This book is very much a Ghost Hunters meets Ghostbusters meets Jane Eyre mash up. You’ll be on a ghost hunting adventure as these characters are trying to solve the mystery behind some strange things happening at Thornfield. Not only did I love the Monty Python-esque dialogue between the characters, but I also loved the friendships, cute romance, and various homages to modern pop culture and history. I found myself laughing out loud during so many scenes, and you may even pick up a few hidden Easter eggs as you read along.

I definitely recommend this book if you’re into satire or just want a good, heartwarming laugh. I fell in love with these characters and even found myself tearing up during certain parts. I especially loved Helen Burns, Jane’s ghost friend, and I found myself relating to Charlotte so much. Not to mention the women in this book are so strong and badass. I want to be best friends with them all!

My Plain Jane releases June 26, 2018! Happy reading!






Circe by Madeline Miller – Non-Spoiler Review


Digital ARC provided by Little, Brown via NetGalley in exchange for an honest review

fivestarsBook: Circe

Author: Madeline Miller

Pages: 352

Genre: Mythology, Historical Fiction, Fantasy

My rating: ★★★★★

Goodreads Synopsis:

In the house of Helios, god of the sun and mightiest of the Titans, a daughter is born. But Circe has neither the look nor the voice of divinity, and is scorned and rejected by her kin. Increasingly isolated, she turns to mortals for companionship, leading her to discover a power forbidden to the gods: witchcraft.

When love drives Circe to cast a dark spell, wrathful Zeus banishes her to the remote island of Aiaia. There she learns to harness her occult craft, drawing strength from nature. But she will not always be alone; many are destined to pass through Circe’s place of exile, entwining their fates with hers. The messenger god, Hermes. The craftsman, Daedalus. A ship bearing a golden fleece. And wily Odysseus, on his epic voyage home.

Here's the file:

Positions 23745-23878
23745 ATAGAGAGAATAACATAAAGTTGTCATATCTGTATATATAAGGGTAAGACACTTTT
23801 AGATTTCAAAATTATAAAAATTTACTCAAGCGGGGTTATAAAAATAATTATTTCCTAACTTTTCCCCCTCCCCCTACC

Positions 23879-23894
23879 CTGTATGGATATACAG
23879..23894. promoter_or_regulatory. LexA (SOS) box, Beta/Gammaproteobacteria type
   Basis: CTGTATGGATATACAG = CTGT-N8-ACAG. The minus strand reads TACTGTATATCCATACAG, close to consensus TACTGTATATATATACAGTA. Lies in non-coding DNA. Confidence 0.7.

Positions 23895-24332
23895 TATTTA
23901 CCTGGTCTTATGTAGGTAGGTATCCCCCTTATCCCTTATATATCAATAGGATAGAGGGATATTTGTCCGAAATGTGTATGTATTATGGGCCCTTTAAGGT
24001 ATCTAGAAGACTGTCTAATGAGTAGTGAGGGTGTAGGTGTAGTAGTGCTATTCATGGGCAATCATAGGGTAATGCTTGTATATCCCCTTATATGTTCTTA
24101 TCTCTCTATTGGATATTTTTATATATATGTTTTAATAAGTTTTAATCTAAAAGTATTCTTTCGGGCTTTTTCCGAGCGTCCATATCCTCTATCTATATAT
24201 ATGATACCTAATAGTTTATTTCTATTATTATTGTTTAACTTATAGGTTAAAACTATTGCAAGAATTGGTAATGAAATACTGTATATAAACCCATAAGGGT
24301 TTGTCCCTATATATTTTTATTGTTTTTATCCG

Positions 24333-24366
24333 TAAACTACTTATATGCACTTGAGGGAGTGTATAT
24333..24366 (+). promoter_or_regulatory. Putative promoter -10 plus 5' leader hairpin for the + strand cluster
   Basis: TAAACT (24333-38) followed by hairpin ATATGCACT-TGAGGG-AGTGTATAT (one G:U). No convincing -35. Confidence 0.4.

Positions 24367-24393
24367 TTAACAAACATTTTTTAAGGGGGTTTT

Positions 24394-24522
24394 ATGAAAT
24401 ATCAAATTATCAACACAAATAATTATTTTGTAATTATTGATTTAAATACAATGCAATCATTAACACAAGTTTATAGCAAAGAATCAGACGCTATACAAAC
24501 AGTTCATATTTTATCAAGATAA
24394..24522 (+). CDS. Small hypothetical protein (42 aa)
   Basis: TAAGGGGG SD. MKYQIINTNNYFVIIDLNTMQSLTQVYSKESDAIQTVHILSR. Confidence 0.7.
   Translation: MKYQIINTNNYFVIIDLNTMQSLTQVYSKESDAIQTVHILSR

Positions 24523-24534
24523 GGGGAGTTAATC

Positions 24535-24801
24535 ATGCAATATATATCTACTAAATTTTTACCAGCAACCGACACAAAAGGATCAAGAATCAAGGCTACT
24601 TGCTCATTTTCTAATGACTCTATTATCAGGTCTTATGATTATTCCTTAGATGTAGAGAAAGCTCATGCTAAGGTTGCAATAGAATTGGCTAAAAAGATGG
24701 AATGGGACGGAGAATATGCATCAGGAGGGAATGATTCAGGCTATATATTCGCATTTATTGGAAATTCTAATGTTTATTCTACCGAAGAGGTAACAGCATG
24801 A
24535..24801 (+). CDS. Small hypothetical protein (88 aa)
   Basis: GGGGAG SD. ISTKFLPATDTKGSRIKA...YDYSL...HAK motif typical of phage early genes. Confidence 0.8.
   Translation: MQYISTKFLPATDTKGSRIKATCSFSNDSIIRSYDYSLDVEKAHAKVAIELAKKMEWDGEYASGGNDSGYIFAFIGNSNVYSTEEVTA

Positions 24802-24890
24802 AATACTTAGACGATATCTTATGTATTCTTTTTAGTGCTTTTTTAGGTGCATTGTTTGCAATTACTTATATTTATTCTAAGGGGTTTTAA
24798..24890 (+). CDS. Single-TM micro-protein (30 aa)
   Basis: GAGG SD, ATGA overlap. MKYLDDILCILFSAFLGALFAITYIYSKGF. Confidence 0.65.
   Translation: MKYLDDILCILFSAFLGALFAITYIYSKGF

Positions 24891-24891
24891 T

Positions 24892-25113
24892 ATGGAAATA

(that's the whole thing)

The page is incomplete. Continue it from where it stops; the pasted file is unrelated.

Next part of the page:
There is danger for a solitary woman in this world, and Circe’s independence draws the wrath of men and gods alike. To protect what she holds dear, Circe must decide whether she belongs with the deities she is born from, or the mortals she has come to love.

My mythology background is pretty much non-existent. I didn’t pay close enough attention in high school when we read The Odyssey and The Iliad. So after I heard the raving reviews about Circe, I instantly knew I had to read it. My need for learning mythology is growing and I was so drawn into the themes of witchcraft in this gorgeous book.

Circe is a very character driven book. It begins with Circe growing up in Oceanus with her father, the sun god Helios, her cold-hearted nymph mother Perse, and her siblings: Pasiphaë, Perses, and Aeëtes. The story follows Circe’s relationships with her harsh family, who believe she is ugly and worthless. She only forms a close bond with Aeëtes, but once he moves away, she is all alone. After Circe casts spells that backfire, Zeus exiles her to the island of Aiaia.


Circe’s life unfolds before us as she lives her eternal days alone on the island. There she hones her craft; perfecting spells, potions, and tonics. She encounters shipwrecked sailors and is visited by several gods from mythos: Hermes, Athena, Daedalus, and Odysseus.

Other than the insanely beautiful and lyrical writing, I was so pleased to get to read about the other gods as well. We get little glimpses of the rest of the Titans and Olympians. Odysseus and Daedalus play a major role, but we also get to witness the birth of Pasiphaë‘s son, the infamous Minotaur, Scylla the six-headed sea monster, Medea, and Icarus.

There are also some very rough topics such as rape and abuse. And while those were very hard parts to read, this book is also powerful, feminist, and full of hope. It showcases the love a mother has for a child, how we are not our parents’ mistakes, and how we can carve our own paths. This beautiful, epic story had me so hungry to continue my journey into the world of mythos, and I hope you enjoy this book, too!